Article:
I speak to Doug Holland on Facebook but otherwise, I have no contact at all with any of them. The only one I ever really cared about was Harley. I wasn't friends with any of them except Harley and Pete Hines but I have not heard or seen him in decades. When John was in Cro-Mags I didn’t even know his phone number.

Now, John and I are on speaking terms. He actually contacted me about two years ago through a mutual friend, UFC judge Doug Crosby, for a meeting to clear the air. The three of us met at a coffee shop and John immediately went into an apology for the way he had treated me publicly for years. I certainly was surprised but so was Doug and he took the apology as his cue to let us talk alone. Once John had set a positive mood with his apology he immediately launched into his real reason to talk. He wanted me to write a Cro-Mags album for him. He said, “Those guys I play with don’t write music.” I said, “Well, even if they did, they wouldn’t be Cro-Mags songs.” OK, I’m not saying I’d do it but if I did, there would have to be a few things to clear first. One is that band would be incorporated and independently managed. And all of us would profit equally from all sources of income. That includes Harley, although non-participating partners’ cuts would have to be discussed as far as live performances go and merch sold at shows. Otherwise, we would all be equal partners. (John, Harley, and myself.) Second, Harley would have nothing whatsoever to do with performances, but would still get a negotiated cut of non-participant earnings such as merchandising sold at shows. It’s only fair and fair is how we have to start off; we have to be on level ground. Third, I would assemble an acceptable band to work with. The band of scrubs he has had off and on don’t cut it. Also, as a test run, I would like him to sing on two unreleased songs from Revenge and if all went well, we could re-release Revenge with all new vocals by John, we would release it and tour on it and then if that all worked out, I would consider writing new material for another record. Lastly, he would have to publicly and repeatedly confess that he lied when he said, “Parris ratted me out to the military.”

That was all I could think of off the top of my head but I could see while I was talking that John’s mood had turned. I could see the realization in his face. He realized he was not the boss when we were together and he had gotten use to being the boss but now he realized he was just keeping the king’s throne warm for him. This especially sank in when as a last ditch effort he said, “Well, Parris, I was hoping you, me, and Mackie could just get in a room, like in he old days and write songs and see what happens.” I looked him straight in the eye and said, “I know you have been telling your own version of our story so long that you actually believe it, but you me and Mackie never got in a room together and wrote songs. Me and Harley wrote the music alone and brought the songs in to rehearsal arranged and then taught Mackie how to play them and then you wrote lyrics to the ones that Eric hadn’t or Harley hadn’t. And if I wrote new music, I would need good musicians with good attitudes to work with and Mackie is out! And we should get Doug Holland too.” I could see he was a little stunned. I delivered all this in a calm neutral matter of fact tone, but I really had no intention of doing any of it, except maybe re-recording vocals on the unreleased songs but I could see the reality of the situation was a shock to John.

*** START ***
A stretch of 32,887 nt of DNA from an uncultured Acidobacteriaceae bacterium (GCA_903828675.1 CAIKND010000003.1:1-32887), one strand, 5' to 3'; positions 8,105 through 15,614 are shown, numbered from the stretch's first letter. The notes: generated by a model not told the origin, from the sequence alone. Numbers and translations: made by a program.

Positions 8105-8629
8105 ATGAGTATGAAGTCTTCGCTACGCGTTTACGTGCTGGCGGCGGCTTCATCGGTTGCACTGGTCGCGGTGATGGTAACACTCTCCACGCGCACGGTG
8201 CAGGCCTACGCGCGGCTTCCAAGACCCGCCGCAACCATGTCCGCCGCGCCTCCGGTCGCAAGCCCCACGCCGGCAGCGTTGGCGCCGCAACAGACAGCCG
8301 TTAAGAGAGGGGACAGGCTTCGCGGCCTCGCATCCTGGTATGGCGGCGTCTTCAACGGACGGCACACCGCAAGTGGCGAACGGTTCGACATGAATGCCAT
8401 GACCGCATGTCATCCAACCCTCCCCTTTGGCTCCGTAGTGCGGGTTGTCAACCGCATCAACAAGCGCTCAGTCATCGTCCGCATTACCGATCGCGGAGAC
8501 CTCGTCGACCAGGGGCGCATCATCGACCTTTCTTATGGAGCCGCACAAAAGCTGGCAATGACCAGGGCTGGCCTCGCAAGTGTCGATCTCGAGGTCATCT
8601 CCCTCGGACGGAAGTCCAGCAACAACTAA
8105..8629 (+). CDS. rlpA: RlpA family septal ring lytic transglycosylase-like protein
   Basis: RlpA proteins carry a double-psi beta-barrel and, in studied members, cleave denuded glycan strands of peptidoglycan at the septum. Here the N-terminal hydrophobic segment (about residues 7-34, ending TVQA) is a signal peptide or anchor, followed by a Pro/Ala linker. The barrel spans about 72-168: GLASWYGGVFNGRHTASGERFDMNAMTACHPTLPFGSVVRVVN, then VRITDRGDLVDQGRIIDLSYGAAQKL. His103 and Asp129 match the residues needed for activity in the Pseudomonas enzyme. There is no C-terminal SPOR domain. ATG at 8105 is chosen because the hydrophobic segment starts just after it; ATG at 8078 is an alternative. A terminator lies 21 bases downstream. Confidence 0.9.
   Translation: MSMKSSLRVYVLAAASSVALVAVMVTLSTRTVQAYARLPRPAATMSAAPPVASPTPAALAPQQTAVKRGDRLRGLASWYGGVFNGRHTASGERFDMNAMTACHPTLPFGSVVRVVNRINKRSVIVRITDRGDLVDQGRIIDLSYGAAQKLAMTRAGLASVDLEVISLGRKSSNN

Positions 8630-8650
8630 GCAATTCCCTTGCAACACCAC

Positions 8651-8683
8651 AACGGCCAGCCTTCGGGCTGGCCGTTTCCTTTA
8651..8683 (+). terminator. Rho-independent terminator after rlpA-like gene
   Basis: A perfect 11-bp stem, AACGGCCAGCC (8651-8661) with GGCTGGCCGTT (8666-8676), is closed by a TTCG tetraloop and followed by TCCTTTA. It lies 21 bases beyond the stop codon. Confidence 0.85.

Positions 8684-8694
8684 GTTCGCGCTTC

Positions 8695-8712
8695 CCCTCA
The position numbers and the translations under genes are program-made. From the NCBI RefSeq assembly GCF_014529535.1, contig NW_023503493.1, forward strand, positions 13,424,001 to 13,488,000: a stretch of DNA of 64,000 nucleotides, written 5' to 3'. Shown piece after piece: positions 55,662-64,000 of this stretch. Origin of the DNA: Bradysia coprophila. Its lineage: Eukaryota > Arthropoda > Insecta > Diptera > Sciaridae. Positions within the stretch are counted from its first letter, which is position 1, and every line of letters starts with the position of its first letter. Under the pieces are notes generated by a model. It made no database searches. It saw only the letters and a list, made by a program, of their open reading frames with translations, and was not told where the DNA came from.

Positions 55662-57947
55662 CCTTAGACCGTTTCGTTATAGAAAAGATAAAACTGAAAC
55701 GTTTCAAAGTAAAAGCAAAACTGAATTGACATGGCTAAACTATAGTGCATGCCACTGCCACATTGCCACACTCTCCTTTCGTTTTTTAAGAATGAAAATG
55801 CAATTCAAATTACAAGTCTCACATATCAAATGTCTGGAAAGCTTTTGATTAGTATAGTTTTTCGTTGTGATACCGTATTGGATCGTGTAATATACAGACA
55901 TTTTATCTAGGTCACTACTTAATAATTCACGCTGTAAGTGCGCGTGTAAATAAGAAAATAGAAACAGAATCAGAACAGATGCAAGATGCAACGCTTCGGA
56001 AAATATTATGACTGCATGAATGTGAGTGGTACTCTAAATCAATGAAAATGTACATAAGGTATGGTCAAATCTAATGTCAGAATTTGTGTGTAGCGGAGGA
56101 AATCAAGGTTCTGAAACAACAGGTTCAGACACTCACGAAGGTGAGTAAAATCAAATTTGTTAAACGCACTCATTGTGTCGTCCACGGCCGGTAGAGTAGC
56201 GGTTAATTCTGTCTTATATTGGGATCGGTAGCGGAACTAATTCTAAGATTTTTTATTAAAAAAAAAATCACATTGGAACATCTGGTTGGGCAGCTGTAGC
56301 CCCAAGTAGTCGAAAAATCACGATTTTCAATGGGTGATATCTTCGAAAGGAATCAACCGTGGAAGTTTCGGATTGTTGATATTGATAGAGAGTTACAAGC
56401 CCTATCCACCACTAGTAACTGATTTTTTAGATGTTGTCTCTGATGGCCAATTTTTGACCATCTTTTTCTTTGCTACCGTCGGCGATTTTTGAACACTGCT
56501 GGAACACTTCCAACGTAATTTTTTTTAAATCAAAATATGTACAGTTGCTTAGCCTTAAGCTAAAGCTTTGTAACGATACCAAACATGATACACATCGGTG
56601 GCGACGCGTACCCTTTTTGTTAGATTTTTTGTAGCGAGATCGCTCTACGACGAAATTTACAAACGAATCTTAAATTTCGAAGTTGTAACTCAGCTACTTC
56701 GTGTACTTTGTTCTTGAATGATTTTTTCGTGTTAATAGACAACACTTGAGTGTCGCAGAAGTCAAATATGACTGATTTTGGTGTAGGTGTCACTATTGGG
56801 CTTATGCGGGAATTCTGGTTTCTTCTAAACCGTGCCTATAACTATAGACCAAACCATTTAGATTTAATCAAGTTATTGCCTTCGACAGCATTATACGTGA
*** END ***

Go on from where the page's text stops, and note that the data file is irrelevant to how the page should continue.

On a side note, John told me, “Well if we don’t do this, I am going to stop performing as Cro-Mags in two months and put it to rest.” That was two years ago and he hasn’t stopped playing gigs with whoever is around to be a Cro-Mag fill-in or made any new music. I also said, “I need to say this: I hate what you are doing with the name Cro-Mags but the truth is, Harley made it all possible for you by being an asshole and pushing me away and I have no interest in Cro-Mags without Harley or with Harley. As as far as I’m concerned, I understand your position of wanting to perform music you are proud of, but I still wish you wouldn’t do it. I just had to say it.”

Overall, I felt good about sitting down with John if only to put a stop to all the hostility. We achieved that much and when we see each other, we shake hands and smile. And why shouldn’t we be civil? We have a mutual past that we are both proud of and we should be a reminder to each other of that pride. But of course a few months after we met, I saw an interview where John said, “I spoke to Parris and he finally admitted Me and Mackie are original members and have a right to perform Age of Quarrel live.” Of course, I never said that and I never would say that, for the simple reason that it’s not true. So that kind of pissed me off but didn’t surprise me at all.

Will you adapt his autobiography, Evolution of a Cro-magnon, to the screen if John asked you? [Laughs]
Funny, but I certainly have not read it. I am an avid reader, but I couldn't imagine reading a book by an author who never read a book himself.

Cro-Mags made an appearance in The Beat, a movie from 1988. Is it a good memory?
Funny you mention The Beat film shoot as a possible good memory. Because Harley was behaving like such an asshole that day, the film director walked off the set in disgust. It was typical Harley fucking up a good thing.

What do you think of the John’s New York street tours? I read even Gregg Ginn thought it’s fake.
The street tours John is doing is just sad. Pathetic. And on a separate note, it is typical JJ sellout behavior. Nothing is sacred to him. But most of all, it's sad.

Are you still living in New York? What’s next?
I live in Brooklyn and work as a steadicam operator on commercial, TV, and movies. New York is a dying and resurrecting city. Right now it is dead, and its corpse is being trotted around by outsiders. It bears no resemblance of the vibrant place it once was but I have hope that it will rise again as it has before and I will be here when it does. I also have been writing music for about three years and am patiently putting together a band. It's called BLOOD4PAPA. It's heavy guitar rock. A little of my past with a lot of my present. But there really isn’t anything to talk about until it’s on a stage. I find inspiration everywhere and as I have changed, so shall my music. I embrace what I have done but I have no interest in a continuation. I feel like the Cro-Mags ended long ago.

Rod Glacial prefers Best Wishes. He’s on Twitter - @FluoGlacial

Also check out:

John Joseph of Cro-Mags Has the Craziest Stories Ever